Stressed-out workers can benefit more from changes to workloads and practices than from individual support, Leeds researchers have found.
A study conducted by a team at Leeds Beckett University has revealed that broader changes to working practices can offer “longer-lasting reductions” in stress and factors that can lead to burnout than individual-focused methods like staff training, workshops or psychotherapy.
The most stressed-out workers were identified as health professionals such as nurses, people working in education and caring personal services like welfare.
The new report was commissioned by Public Health England in a bid to enhance what is known on cutting in-work stress levels.
It is hoped that the findings will educate firms on how best to prevent work-related burnout and stress, which has been linked to physical and mental health problems like type 2 diabetes, depression and heart disease.
Dr Justin Varney, interim deputy director for health and wellbeing at Public Health England, said: “This evidence review highlights workplaces as a key setting for improving people’s mental and physical health, as well as their overall wellbeing.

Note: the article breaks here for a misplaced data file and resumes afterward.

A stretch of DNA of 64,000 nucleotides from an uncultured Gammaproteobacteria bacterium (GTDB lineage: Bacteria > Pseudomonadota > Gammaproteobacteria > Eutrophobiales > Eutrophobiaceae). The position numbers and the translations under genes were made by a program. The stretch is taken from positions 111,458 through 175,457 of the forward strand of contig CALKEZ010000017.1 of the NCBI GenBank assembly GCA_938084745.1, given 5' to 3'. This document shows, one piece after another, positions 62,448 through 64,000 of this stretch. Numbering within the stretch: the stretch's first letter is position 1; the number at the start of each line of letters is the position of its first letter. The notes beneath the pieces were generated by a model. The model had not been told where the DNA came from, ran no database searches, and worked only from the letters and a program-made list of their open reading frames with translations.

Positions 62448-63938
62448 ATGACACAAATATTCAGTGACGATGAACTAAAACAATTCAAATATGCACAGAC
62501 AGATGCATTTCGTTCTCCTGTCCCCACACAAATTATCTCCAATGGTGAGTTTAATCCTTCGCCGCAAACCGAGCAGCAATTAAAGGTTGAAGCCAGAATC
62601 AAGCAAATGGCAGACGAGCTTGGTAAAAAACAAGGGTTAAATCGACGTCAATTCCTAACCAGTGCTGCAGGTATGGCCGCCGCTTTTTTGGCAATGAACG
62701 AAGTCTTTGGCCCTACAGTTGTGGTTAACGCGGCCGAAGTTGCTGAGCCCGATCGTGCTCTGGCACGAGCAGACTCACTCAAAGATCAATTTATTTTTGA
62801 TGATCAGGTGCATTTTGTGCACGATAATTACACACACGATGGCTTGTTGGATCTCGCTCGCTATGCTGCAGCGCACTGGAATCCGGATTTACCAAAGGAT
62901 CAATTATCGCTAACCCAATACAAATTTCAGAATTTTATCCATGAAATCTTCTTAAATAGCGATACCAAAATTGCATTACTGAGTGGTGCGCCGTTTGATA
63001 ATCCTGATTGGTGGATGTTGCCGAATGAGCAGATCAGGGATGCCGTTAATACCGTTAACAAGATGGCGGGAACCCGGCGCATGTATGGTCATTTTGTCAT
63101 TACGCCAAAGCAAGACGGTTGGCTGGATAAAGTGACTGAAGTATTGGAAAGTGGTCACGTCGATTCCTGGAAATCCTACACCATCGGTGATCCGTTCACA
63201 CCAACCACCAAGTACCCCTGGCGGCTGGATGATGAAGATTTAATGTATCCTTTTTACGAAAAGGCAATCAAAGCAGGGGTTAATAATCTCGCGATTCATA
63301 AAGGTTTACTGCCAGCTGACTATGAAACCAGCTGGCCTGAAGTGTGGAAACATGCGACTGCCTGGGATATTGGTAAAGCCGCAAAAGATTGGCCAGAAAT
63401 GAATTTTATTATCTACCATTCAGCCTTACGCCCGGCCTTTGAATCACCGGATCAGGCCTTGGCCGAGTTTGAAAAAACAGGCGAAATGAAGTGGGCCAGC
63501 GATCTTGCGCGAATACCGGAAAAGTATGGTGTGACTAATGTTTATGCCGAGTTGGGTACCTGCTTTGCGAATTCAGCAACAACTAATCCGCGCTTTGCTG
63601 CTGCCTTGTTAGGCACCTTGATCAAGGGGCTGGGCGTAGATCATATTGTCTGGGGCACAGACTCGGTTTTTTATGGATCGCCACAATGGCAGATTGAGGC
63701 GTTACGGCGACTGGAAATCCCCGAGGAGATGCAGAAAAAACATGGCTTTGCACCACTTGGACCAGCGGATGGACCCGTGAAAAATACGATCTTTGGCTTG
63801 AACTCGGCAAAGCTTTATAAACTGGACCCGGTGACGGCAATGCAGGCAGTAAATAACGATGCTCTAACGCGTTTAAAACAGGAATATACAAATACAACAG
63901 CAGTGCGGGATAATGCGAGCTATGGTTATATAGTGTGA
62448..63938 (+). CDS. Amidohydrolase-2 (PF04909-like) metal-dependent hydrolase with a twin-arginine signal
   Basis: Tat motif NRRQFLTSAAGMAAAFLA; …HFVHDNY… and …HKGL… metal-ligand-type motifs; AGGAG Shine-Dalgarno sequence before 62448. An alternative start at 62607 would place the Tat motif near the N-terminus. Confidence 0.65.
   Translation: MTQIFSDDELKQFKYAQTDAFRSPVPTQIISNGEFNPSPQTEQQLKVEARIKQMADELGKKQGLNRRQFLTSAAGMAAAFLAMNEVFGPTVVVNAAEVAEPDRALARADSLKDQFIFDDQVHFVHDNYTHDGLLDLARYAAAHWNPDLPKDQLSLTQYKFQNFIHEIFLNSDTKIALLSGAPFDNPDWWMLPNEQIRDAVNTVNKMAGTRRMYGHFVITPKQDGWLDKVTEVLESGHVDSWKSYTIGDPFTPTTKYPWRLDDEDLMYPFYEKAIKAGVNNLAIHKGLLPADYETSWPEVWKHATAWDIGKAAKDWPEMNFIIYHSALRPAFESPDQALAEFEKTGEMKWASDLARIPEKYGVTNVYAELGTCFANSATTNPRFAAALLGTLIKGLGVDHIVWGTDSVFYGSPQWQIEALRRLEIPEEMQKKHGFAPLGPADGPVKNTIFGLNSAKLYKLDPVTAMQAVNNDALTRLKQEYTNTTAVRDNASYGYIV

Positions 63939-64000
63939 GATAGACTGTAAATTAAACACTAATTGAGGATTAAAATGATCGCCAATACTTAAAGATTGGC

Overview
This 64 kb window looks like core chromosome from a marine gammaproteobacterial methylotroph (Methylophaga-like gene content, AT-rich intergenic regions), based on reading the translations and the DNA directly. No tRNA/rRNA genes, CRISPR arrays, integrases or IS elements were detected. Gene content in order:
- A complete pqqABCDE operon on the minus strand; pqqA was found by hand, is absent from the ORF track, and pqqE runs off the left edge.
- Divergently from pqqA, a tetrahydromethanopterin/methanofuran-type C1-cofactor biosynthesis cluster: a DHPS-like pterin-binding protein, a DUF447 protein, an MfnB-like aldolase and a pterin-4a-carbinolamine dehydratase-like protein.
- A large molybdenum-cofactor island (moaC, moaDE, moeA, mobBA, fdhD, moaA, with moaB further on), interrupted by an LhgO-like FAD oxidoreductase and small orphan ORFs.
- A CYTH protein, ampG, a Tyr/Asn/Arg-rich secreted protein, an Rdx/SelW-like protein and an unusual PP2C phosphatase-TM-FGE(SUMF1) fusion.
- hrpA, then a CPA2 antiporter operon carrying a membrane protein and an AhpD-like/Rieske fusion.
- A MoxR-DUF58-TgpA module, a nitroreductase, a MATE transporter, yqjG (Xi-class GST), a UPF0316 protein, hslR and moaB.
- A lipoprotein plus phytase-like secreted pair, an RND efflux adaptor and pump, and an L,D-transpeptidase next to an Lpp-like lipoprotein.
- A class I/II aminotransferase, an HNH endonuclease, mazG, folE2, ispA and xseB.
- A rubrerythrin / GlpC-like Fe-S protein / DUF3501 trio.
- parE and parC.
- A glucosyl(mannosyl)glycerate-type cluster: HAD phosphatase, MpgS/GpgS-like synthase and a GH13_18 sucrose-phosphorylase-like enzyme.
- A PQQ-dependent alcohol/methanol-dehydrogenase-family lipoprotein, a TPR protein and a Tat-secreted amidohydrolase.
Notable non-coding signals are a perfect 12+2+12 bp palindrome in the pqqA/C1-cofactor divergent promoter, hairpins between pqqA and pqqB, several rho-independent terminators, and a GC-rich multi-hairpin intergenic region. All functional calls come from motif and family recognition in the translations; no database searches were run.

“Having a healthy workforce can reduce sickness absence, lower staff turnover and boost productivity. Employers can’t afford to wait until staff burnout happens; it is in their interest to implement healthy interventions which can prevent the main causes of it.”
Estimates from the Labour Force Survey in 2013-14 suggested that the total number of cases of work-related stress, depression or anxiety accounts for 39 per cent of all cases of work-related illnesses.
Researchers are hoping to expand their research to look at how such practices work in small and medium-sized workplaces, as opposed to large-scale organisations.
Findings from the Leeds Beckett University study
- Interventions designed to reduce symptoms and impact on burnout and work-related stress were conducted more often at an individual or small-group level than at an organisational level.
- Individual interventions that can reduce burnout include staff training, workshops and cognitive behavioural programmes.
- Organisational interventions such as changes to workload and working practices produce longer-lasting effects than individual approaches.
- Combining both approaches promotes open communication, manager and peer support and a culture of learning.